If the local news channel gave a report that crime is an issue in a specific city, it could mean many different things to different individuals. Is it vandalism? Are robberies the issue? What about white-collar offense? Or could it be violent crimes?
Just as there are lots of unique ways that real-world offenders can commit crimes, there’s a huge array of cybercrimes that may be committed against a computer. As a result of this, there’s absolutely no singular way a computer could be protected. It needs to be a blend of several different preventative steps so as to maintain a computer — and all its users — protected from cybercriminals.
Here are some computer security tips to help maintain cybercriminals at bay:
The first place any computer user needs to begin when thinking about computer security is ensuring all applications on a computer is current, whether it’s the operating system applications or another application. Cybercriminals using intrusive attacks to be able to put malware or steal information usage imperfections in applications (called vulnerabilities) to get into a target computer. Software manufacturers understand this, and once these vulnerabilities are found, they work to fix the issue and make a fix. These patches and upgrades can keep a computer protected against these kinds of attacks.
Having reputable antivirus security applications also needs to be a high priority when considering computer security. The best choice is using a well-rounded program that provides a vast selection of protections.
“Antivirus protection” is a bit of a misnomer. A computer virus is a very specific kind of malware that looks to self-replicate and has to be implemented in order to get the job done. There’s an entire slough of different ways to attack a computer, from Trojan horses, to spam e-mails, to rootkits, to phishing. All these attacks have different procedures of delivery in addition to different methods of causing damage.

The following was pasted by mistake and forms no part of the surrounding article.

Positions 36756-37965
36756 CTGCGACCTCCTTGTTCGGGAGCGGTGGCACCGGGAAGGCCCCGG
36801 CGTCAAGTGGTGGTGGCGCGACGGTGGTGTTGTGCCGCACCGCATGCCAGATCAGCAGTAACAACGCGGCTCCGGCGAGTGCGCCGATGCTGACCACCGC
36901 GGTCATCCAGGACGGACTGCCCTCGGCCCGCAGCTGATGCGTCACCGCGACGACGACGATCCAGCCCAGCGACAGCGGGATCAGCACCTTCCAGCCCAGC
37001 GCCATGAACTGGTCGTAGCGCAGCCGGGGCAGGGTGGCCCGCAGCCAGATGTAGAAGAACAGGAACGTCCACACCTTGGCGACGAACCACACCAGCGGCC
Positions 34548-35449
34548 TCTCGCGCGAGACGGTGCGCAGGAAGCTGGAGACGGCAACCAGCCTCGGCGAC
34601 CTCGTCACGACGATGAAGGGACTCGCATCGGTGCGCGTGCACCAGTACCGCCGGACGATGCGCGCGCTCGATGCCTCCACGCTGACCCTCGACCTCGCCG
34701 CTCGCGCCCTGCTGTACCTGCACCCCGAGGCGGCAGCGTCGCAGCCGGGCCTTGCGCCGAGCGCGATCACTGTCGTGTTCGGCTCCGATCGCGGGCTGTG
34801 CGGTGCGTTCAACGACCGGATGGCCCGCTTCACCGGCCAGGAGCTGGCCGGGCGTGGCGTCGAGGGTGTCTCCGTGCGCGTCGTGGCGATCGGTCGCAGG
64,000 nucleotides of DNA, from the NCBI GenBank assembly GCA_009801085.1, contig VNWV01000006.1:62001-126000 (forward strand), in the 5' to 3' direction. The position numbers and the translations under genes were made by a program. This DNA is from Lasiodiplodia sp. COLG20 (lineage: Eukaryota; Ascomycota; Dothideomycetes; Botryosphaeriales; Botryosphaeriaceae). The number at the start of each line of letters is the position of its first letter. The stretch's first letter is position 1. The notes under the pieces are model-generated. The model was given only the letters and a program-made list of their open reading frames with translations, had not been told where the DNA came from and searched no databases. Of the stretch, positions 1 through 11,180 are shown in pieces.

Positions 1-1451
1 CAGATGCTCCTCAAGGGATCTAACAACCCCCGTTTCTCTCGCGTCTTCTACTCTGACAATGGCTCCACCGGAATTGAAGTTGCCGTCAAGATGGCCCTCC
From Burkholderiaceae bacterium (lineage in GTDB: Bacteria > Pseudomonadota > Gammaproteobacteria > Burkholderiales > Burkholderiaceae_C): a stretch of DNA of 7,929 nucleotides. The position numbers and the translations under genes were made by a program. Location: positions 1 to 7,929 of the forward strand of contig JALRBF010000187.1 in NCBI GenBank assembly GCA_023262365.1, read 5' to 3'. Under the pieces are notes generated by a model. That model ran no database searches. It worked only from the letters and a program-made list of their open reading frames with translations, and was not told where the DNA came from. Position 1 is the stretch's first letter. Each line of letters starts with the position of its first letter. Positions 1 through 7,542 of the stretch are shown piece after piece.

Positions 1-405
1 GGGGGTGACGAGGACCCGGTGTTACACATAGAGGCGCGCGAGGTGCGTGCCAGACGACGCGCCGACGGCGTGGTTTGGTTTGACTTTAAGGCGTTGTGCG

Some antivirus programs will only protect against certain kinds of malware, or will not protect against attacks from Internet browsers or via e-mail.
Ignore Hoaxes and Scams
The old expression, “If it seems too good to be true, it probably is,” is as important to keep in mind in the cyber world as it is in the actual world. Most cybercriminals depend on hoaxes and scams to steal information or spread their malware. This may be accomplished through false e-mails that may request a little bit of money in exchange for wealth later on, or it may be an advertisement for a medication that costs 80 percent less than it does in the pharmacy. If an email assures something for nothing or asks for any personal information, it is best to simply delete this email and forget about it.
Although they might appear harmless, chain e-mails may be among the worst culprits of spreading viruses and other malware. Never open an attachment from an email that comes from an unknown source or from one that’s been forwarded many times. Additionally, never click on links in e-mails from unidentified sources or if the email from a friend looks oddly formal or from character.
One way cybercriminals look to break into computers or steal information is via stealing passwords. This can be achieved by either making educated guesses at somebody’s password (using the exact same word as the login, a street address, a child’s name, a pet’s name, etc.) or with a program to run through all of the permutations till it finds the ideal combination.
Creating strong passwords can help keep a computer secure. By not utilizing obvious words (such as “password” or “myname”), it can make a major difference. Using arbitrary combinations of letters (upper and lower case), numerals, and punctuation marks would be the best path to take.
Keep Personal Information Private
Some cybercriminals try to steal information from just plain asking for it. Any respectable organization won’t ever request login and password information, Social Security numbers, credit card numbers, or any other kind of personal information. Additionally, social networking sites and instant messaging programs might be personal, but it doesn’t mean they are private. Cybercriminals understand how to get information from people which may be used against them, or how to find where they have exhibited their personal information. Never post any information you do not want strangers to know about. Identity theft is something everyone should get educated about nowadays.
By following this advice, a computer and information that you administer will be more secure and a not as positive target for cybercriminals.